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At debt’s doorstep

New law grads leaving school with degrees, big loan paybacks

Anyone considering law school should take an unflinching look at themselves and what they hope to do with a law degree, experts say. Enticements for those considering a law school education remain as strong as ever, despite the worst job market for lawyers since the mid-1990s and declining salaries for new lawyers.

That said, law school can be a good investment if you’re committed to putting your degree to use, say admission officials at Virginia law schools.

The lure of legal education is especially strong because of easy loan money. Despite the downturn in the legal marketplace, student loan dollars flow unchecked.

“The money hasn’t dried up, that’s clear,” said James E. Moliterno, law professor at Washington & Lee University and a frequent writer on legal education.

Would-be lawyers are all too willing to accept loans for law school tuition, Moliterno said. “I think they don’t see the money as real money until they have to start paying it back.”

Among Virginia law schools, Regent University turns out law grads carrying the most debt, according to figures from U.S. News & World Report. Ninety percent of the 2010 Regent law grads emerged with loans to pay, owing an average of $115,734.

The University of Virginia was next, with an average indebtedness of $107, 384.

Appalachian School of Law was tops in the percentage of grads carrying debt – 95 percent. But those ASL grads had average debt loads of only $59,071 – the lowest in the state.

The sobering numbers reinforce the need to consider law school with eyes wide open, said Brian R. Wall, assistant dean in the office of admissions at the College of William & Mary law school.

“Education in any sense of the word is an investment, and it can be a risky investment,” Wall said. The question for a prospective law student is whether he or she will be in a better position with a law degree than without. “That’s one of those decisions people have to make for themselves,” Wall said.

“It’s still better than coming out with a bachelor’s degree,” noted Michelle Rahman, associate dean for admissions at the University of Richmond law school. “You can do so many things with a law degree. It still is a good investment in our view.”

Acknowledging that cost is driving the law school decision far more than it did five to 10 years ago, Brett Twitty, director of admissions at Washington & Lee law school, said the more critical analysis by prospective students will help improve legal education in general. “It’s good for the profession, it’s good for law schools,” he said.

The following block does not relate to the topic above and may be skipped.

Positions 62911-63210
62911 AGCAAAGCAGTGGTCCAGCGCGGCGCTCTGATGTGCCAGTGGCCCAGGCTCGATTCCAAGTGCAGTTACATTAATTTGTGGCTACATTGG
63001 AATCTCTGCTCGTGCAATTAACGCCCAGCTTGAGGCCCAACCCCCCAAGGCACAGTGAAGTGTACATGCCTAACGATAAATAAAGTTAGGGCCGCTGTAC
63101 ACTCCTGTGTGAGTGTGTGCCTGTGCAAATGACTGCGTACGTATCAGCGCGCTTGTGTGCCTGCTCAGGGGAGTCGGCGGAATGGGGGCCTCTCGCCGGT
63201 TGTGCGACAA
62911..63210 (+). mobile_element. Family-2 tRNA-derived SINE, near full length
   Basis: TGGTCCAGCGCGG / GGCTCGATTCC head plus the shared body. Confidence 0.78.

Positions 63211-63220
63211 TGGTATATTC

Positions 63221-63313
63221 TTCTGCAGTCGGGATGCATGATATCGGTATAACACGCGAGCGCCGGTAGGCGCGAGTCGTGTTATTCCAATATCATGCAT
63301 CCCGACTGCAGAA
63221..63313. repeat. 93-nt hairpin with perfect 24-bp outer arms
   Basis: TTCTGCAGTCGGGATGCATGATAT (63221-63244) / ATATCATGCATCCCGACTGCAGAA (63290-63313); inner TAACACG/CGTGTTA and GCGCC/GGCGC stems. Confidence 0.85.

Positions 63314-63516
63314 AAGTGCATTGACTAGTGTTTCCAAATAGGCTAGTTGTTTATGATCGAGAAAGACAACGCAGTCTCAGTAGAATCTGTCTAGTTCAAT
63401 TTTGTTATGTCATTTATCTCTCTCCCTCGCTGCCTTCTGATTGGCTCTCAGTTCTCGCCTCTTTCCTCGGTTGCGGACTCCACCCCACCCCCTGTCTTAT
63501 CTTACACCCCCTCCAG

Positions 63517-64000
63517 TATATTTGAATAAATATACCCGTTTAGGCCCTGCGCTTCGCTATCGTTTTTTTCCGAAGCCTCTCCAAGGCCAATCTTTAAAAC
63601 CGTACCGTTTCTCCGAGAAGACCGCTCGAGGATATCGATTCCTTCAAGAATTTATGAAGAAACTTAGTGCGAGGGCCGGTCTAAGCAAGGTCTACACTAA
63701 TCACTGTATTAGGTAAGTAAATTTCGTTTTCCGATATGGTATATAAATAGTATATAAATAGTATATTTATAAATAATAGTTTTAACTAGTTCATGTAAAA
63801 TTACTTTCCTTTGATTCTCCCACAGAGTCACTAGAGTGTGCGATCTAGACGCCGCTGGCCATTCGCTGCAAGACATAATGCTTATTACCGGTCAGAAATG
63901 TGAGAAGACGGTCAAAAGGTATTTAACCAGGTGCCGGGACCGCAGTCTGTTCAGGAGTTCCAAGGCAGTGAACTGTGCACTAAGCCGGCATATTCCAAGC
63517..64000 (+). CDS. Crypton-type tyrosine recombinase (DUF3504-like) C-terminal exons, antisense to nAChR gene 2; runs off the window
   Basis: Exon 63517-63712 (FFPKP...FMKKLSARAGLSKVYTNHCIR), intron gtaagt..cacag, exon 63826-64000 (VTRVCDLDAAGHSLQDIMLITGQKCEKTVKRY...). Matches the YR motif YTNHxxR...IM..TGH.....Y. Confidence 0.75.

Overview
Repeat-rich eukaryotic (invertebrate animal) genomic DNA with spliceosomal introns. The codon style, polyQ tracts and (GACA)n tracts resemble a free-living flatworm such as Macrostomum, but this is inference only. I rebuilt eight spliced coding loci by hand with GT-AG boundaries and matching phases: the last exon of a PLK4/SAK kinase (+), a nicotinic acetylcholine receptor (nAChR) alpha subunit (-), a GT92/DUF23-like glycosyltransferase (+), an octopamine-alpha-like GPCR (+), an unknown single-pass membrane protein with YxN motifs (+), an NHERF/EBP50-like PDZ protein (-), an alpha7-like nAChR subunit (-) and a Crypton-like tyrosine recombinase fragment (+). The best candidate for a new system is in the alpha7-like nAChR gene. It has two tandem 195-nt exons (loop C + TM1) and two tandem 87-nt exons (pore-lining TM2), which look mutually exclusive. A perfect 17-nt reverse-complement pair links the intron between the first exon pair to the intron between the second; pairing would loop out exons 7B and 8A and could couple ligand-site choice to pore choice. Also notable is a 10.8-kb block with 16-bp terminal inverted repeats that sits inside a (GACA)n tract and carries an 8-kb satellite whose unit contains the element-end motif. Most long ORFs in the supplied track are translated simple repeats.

With law school applications down 11 percent nationwide, Twitty said there are fewer good people for law schools to choose from. “There is more competition between law schools to land really well credentialed candidates,” he said.

Moliterno, the W&L professor, recently penned an essay calling for improvements in legal education, pointing to the third-year law practice curriculum he helped develop at W&L.

“We should be more transparent, no doubt about it,” he said. “But we’ve got to put out a better product.”

Candidates may be looking harder at their law school decisions, but it’s not all doom and gloom at the dean’s offices. UR’s Rahman said her school has seen a 44 percent increase in applications, even while the national numbers declined. “I don’t think in Virginia people are doing a lot of hand wringing,” she said.

Besides the ready availability of law student loans, Moliterno sees other factors driving the unabated demand for a legal education. Some undergraduates choose to ride out the sagging job market in graduate school, hoping to find brighter prospects when they finally emerge from academia. Also, he says, some law schools have lured applicants with inflated figures on graduate employment.

Moliterno blames both the American Bar Association and the law schools themselves for the furor over padded employment stats. The ABA, he said, allowed skewed numbers from law schools, such as percentages based on a small sample of alumni who responded to a survey request.

Even with increasing awareness of the grim prospects for employment, Moliterno notes classes are still full – “The market doesn’t seem to work perfectly well in this arena,” he said.

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